Median income in 2008 for households with a householder of Mexican origin. For the population as a whole, the corresponding amount was $52,029.
23%

Poverty rate in 2008 for all people of Mexican heritage. For the population as a whole, the corresponding rate was 13 percent.
70%

Percentage of civilians 16 and older of Mexican origin in the labor force. The percentage was 66 percent for the population as a whole. There were 14 million people of Mexican heritage in the labor force, comprising 9 percent of the total.
51%

Percentage of householders of Mexican origin in occupied housing units who owned the home in which they lived. This compares with 67 percent for the population as a whole.
11.3 million, or 37%

Number and percentage of Mexican-origin people who are foreign-born; 2.5 million of them are naturalized citizens. Among the population as a whole, 12 percent are foreign-born.
76%

Percentage of Mexican-origin people who speak a language other than English at home; among these people, 38 percent speak English less than “very well.” Among the population as a whole, the corresponding figures were 20 percent and 9 percent, respectively.
Trade With Mexico
$305.5 billion

The value of total goods traded between the United States and Mexico in 2009. Mexico was our nation’s third-leading trading partner, after Canada and China. The leading U.S. export commodity to Mexico in 2009 was light oils and preparations (not crude) from petroleum and bituminous materials ($4 billion); the leading U.S. import commodity from Mexico in 2009 was crude oil from petroleum ($22.12 billion).
Source: Foreign Trade Statistics and
Businesses

Source for statements in this section: Hispanic-Owned Firms: 2002

701,078

Number of firms owned by people of Mexican origin in 2002. They accounted for more than 44 percent of all Hispanic-owned firms. Among these Mexican-owned firms, 275,896 were in California and 235,735 in Texas. The Los Angeles-Long Beach-Riverside, Calif., combined statistical area had 174,292.
$96.7 billion

Sales and receipts for firms owned by people of Mexican origin in 2002.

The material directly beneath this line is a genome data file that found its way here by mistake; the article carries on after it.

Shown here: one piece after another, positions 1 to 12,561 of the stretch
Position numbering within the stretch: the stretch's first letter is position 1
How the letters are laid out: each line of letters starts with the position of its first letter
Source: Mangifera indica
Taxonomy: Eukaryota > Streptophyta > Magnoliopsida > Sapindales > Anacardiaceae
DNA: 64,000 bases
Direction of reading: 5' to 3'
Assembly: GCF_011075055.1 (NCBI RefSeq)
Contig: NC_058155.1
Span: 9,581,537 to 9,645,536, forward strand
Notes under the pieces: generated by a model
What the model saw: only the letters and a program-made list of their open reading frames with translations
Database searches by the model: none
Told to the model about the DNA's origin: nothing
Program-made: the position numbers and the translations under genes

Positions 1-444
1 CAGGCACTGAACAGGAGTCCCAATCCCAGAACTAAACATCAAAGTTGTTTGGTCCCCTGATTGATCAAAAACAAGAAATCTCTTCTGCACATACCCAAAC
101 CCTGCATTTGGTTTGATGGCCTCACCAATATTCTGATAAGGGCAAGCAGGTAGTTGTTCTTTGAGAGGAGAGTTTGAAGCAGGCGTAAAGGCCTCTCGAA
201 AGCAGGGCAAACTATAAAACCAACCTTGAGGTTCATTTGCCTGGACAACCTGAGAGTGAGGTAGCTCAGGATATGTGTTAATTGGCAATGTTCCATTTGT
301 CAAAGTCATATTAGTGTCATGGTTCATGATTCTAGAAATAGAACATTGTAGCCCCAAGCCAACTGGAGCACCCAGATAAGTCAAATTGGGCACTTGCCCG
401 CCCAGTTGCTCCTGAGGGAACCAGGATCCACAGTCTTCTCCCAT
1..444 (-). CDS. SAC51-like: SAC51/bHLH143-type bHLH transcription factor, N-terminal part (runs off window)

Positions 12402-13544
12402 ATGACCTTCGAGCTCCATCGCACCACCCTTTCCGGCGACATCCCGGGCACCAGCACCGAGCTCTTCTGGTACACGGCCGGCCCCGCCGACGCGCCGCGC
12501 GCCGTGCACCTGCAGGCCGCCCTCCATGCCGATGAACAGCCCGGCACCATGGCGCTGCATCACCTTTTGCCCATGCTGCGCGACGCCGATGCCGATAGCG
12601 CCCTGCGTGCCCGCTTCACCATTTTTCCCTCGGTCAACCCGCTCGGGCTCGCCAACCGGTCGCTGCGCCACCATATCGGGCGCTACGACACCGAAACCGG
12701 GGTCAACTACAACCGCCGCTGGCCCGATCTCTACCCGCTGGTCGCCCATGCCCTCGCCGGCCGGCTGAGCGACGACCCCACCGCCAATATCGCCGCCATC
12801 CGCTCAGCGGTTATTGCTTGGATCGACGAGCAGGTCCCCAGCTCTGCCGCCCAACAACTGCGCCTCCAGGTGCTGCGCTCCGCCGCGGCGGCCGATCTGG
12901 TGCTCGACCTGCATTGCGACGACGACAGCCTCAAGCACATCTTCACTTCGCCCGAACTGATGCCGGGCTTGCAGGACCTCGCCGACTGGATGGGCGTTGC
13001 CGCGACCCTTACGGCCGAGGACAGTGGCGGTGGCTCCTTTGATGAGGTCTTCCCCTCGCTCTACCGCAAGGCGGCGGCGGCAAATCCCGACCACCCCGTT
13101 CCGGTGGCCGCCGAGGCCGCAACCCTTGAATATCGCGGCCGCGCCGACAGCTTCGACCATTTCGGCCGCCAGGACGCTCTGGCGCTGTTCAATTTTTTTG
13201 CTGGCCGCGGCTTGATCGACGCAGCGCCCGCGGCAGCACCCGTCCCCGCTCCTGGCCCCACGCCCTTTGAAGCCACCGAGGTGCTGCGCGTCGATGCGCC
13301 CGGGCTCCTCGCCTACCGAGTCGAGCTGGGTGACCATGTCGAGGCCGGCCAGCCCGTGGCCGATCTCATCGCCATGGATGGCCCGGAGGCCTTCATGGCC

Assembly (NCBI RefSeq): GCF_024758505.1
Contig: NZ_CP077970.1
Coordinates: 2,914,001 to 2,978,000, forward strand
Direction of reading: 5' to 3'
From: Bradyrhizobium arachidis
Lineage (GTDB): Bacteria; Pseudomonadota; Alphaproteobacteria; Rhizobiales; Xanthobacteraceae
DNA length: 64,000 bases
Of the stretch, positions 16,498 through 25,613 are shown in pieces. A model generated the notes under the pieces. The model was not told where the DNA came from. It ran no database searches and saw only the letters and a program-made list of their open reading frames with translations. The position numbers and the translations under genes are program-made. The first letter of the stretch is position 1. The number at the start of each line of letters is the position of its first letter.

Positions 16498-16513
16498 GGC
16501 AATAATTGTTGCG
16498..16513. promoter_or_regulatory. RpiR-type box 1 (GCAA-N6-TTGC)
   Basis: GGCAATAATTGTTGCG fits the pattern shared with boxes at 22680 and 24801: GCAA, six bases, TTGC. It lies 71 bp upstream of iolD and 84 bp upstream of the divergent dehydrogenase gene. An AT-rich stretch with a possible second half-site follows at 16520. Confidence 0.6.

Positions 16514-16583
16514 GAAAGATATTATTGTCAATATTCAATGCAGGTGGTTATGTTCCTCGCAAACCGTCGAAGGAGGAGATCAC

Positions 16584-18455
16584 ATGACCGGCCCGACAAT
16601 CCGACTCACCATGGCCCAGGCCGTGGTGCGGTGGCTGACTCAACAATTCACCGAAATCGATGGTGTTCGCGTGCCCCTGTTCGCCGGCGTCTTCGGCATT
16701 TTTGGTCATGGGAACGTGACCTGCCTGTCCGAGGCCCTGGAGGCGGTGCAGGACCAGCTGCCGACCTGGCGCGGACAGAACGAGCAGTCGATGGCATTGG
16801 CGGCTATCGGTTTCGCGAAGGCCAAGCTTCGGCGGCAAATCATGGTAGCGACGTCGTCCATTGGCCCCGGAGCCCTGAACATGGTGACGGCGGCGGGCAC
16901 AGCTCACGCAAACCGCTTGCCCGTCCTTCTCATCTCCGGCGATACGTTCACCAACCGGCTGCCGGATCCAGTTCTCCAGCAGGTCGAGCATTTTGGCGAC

116,290

Number of firms owned by people of Mexican origin in the construction sector in 2002, which led all sectors.
Mexican Food
$100.4 million

Product shipment value of tamales and other Mexican food specialties (not frozen or canned) produced in the United States in 2002.
Source: 2002 Economic Census
$48.9 million

Product shipment value of frozen enchiladas produced in the United States in 2002. Frozen tortilla shipments were valued even higher, at $156 million.
Source: 2002 Economic Census
381

Number of U.S. tortilla manufacturing establishments in 2007. The establishments that produce this unleavened flat bread employed 15,160 people. Tortillas, the principal food of the Aztecs, are known as the “bread of Mexico.” One in three of these establishments was in Texas.
Source: County Business Patterns: 2007

Following is a list of observances typically covered by the Census Bureau’s Facts for Features series:

* African-American History Month (February)
* Super Bowl
* Valentine’s Day (Feb. 14)
* Women’s History Month (March)
* Irish-American Heritage Month (March)/
St. Patrick’s Day (March 17)
* Asian/Pacific American Heritage Month (May)
* Older Americans Month (May)
* Cinco de Mayo (May 5)
* Mother’s Day
* Hurricane Season Begins (June 1)
* Father’s Day
* The Fourth of July (July 4)
* Anniversary of Americans With Disabilities Act (July 26)
* Back to School (August)

* Labor Day
* Grandparents Day
* Hispanic Heritage Month (Sept. 15-Oct. 15)
* Unmarried and Single Americans Week
* Halloween (Oct. 31)
* American Indian/Alaska Native Heritage Month (November)
* Veterans Day (Nov. 11)
* Thanksgiving Day
* The Holiday Season (December)